Bruce Arians makes more comments about Tom Brady that remind us he is not Bill Belichick


There were probably lots of times that Tom Brady wished Bill Belichick had lavished more public praise on him after one of his couple hundred good games in New England.

The flip side of Belichick rarely singling anyone out or saying anything interesting after a win is that he also rarely singles anyone out or says anything interesting after a loss.

Think of all the times during a postgame or mid-week press conference or an appearance on Ordway, Merloni and Fauria when Belichick has taken a question about an individual player and quickly pivoted to the team. (i.e. “We need to coach it better. We need to play it better.”)

Now that he’s in Tampa and playing for Bruce Arians, Brady will probably get more public love from his coach after a good game.

But after the Buccaneers’ Week 1 loss to the Saints -- a game in which Brady threw two interceptions, including one that was returned for a touchdown -- Brady is finding out that he’s also going to get more public, pointed and brutally honest criticism after a bad game.

It started after the game when Arians pinned both interceptions on Brady, saying he overthrew Mike Evans on the first and made a bad decision on the second.

On Monday, Arians walked back part of that criticism, saying that upon further review it was actually Evans who misread the coverage on the first pick and ran the wrong option route.

That’s obviously much different than how Belichick would handle a question like that, as his answer postgame would probably amount to something like, “We’ll have to look at the video.” Then if anyone even bothers to ask a follow-up on Monday, he probably finds some other way to not directly answer it and no one can write any headlines about Belichick throwing Brady under the bus.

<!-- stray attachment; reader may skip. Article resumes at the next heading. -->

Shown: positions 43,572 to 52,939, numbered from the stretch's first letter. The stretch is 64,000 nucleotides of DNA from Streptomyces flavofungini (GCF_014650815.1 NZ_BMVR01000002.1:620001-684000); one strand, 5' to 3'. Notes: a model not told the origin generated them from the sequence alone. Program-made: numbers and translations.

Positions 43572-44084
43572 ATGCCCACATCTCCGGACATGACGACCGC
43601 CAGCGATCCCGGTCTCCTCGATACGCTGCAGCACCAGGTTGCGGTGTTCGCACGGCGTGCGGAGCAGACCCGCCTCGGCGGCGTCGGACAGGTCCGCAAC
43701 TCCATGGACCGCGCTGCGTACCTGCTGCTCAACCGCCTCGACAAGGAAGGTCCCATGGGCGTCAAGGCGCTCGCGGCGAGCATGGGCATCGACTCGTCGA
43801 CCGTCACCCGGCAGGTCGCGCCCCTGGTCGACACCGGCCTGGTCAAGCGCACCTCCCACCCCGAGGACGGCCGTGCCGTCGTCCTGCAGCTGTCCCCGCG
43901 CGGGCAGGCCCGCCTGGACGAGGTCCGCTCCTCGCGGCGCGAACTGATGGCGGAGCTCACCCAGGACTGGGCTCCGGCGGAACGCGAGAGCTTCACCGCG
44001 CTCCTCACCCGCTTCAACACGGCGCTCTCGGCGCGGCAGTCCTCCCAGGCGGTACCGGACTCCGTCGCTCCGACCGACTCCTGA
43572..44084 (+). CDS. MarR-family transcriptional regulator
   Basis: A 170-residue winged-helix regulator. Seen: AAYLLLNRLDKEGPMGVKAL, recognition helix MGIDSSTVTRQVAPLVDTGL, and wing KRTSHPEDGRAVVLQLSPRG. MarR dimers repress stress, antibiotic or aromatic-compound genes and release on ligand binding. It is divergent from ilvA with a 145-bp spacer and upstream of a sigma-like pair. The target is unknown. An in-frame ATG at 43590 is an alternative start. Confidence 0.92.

Instead, Arians’ postgame comments and Monday walk-back have now turned this into a two-day story.

And there’s a lot more where that came from. While Arians let Brady off the hook for that interception, he continued to publicly criticize the rest of his 43-year-old future Hall of Fame quarterback’s game.

On Brady’s pick-six:

Cool. Brady must appreciate having the quarterback position explained to him like he’s a freshman in high school.

More on Brady’s struggles:

Tom must love this!

And finally:

Wonderful. Nothing like having your coach publicly question your “grit” and “determination.”

One game is one game. Brady presumably knew what he was getting in Arians when he agreed to sign with Tampa. And none of this means Brady and the Bucs can’t or won’t bounce back and go on to do great things.

But what if some of these struggles continue? What if Brady can’t perform like he did a few years ago and this offense never quite takes off like many expect it to?

You’d have to wonder if at some point Brady’s tolerance for Arians’ public comments would reach a breaking point.

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